Elon Musk wants Twitter to become a lot more than a bird logo and a blue check mark. The self-proclaimed “Chief Twit” wants to transform the social media platform into a super app. He has already taken some steps in that direction. Twitter last week filed registration paperwork that would allow it to process payments.
Musk can get in line. Plenty of big US tech companies, with deeper pockets and bigger customer bases are trying to do the same thing — with little success.
His inspiration is Tencent’s WeChat. In China, the app is used for everything from messaging and gaming to food delivery and paying the rent. Moreover, it has some 1.3bn users. Twitter has just 238mn daily ones. But the conditions that gave rise to WeChat in China are unique and impossible to replicate in the US.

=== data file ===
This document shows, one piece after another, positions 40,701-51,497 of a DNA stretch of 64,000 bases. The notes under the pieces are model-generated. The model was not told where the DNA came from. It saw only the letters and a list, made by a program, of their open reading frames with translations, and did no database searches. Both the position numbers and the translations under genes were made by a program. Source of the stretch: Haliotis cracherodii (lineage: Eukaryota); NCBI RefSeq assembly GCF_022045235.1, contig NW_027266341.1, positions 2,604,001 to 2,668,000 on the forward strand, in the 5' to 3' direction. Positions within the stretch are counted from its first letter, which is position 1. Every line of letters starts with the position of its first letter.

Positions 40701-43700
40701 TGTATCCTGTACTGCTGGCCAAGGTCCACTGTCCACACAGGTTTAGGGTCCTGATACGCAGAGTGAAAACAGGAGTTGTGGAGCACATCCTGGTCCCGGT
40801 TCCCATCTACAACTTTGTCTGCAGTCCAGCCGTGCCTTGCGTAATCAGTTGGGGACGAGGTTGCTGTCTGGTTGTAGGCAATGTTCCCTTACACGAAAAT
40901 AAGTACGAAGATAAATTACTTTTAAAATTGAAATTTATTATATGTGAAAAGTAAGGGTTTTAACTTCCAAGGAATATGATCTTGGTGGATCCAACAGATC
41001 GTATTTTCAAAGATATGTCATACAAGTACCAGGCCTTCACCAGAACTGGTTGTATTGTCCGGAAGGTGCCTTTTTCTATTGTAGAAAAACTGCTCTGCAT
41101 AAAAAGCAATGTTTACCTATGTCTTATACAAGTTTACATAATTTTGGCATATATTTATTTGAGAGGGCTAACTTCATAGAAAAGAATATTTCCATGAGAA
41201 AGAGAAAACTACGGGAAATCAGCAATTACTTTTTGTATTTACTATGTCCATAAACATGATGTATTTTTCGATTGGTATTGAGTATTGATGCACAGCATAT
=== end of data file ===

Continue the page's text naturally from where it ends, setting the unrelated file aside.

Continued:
WeChat launched in 2011 just as smartphone sales in China were taking off. Most people who had never had a computer or internet connection at home skipped straight to the web via mobile phone. Limited foreign competition enabled WeChat to thrive. On top of this, WeChat also has strong support from Beijing, which sees it as a way to connect digitally with (or, depending on your point of view, keep tabs on) the country’s 1.4bn citizens.
In the US, consumers have long relied on different apps for different functions: e.g. WhatsApp for messaging; Venmo for payments; and Spotify for music. Creating a super app in the US would require overcoming entrenched consumer behaviours. Twitter must convince users of the merit of having all their personal data tracked by one app, no small feat when trust in Big Tech has deteriorated.
Twitter’s small user base already must play catch-up to bigger rivals. Facebook boasts nearly 2bn daily users and PayPal has over 430mn active accounts. Meanwhile, less than a fifth of Twitter users are US-based. Musk said Twitter “will do lots of dumb things in coming months”. His super app ambitions may well be one of them.
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